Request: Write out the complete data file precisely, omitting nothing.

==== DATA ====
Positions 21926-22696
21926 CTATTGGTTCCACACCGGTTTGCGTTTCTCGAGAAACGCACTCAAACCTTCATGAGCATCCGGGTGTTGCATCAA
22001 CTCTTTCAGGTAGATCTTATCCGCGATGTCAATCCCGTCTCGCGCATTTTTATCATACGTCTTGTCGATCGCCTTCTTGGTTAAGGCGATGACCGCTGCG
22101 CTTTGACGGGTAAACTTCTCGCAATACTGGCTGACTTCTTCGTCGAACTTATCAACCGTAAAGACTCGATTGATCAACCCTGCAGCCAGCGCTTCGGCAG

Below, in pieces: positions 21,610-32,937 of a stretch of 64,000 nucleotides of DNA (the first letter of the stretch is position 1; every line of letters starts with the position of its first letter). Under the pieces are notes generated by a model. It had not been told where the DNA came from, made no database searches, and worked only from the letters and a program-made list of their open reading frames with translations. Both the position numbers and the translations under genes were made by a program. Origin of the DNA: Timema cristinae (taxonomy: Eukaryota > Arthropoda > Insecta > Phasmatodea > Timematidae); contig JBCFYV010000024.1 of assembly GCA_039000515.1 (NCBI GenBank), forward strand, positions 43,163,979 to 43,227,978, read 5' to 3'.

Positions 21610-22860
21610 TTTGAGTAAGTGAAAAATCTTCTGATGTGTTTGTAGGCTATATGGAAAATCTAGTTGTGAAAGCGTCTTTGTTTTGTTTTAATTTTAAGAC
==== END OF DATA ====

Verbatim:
Positions 21926-22696
21926 CTATTGGTTCCACACCGGTTTGCGTTTCTCGAGAAACGCACTCAAACCTTCATGAGCATCCGGGTGTTGCATCAA
22001 CTCTTTCAGGTAGATCTTATCCGCGATGTCAATCCCGTCTCGCGCATTTTTATCATACGTCTTGTCGATCGCCTTCTTGGTTAAGGCGATGACCGCTGCG
22101 CTTTGACGGGTAAACTTCTCGCAATACTGGCTGACTTCTTCGTCGAACTTATCAACCGTAAAGACTCGATTGATCAACCCTGCAGCCAGCGCTTCGGCAG

Below, in pieces: positions 21,610-32,937 of a stretch of 64,000 nucleotides of DNA (the first letter of the stretch is position 1; every line of letters starts with the position of its first letter). Under the pieces are notes generated by a model. It had not been told where the DNA came from, made no database searches, and worked only from the letters and a program-made list of their open reading frames with translations. Both the position numbers and the translations under genes were made by a program. Origin of the DNA: Timema cristinae (taxonomy: Eukaryota > Arthropoda > Insecta > Phasmatodea > Timematidae); contig JBCFYV010000024.1 of assembly GCA_039000515.1 (NCBI GenBank), forward strand, positions 43,163,979 to 43,227,978, read 5' to 3'.

Positions 21610-22860
21610 TTTGAGTAAGTGAAAAATCTTCTGATGTGTTTGTAGGCTATATGGAAAATCTAGTTGTGAAAGCGTCTTTGTTTTGTTTTAATTTTAAGAC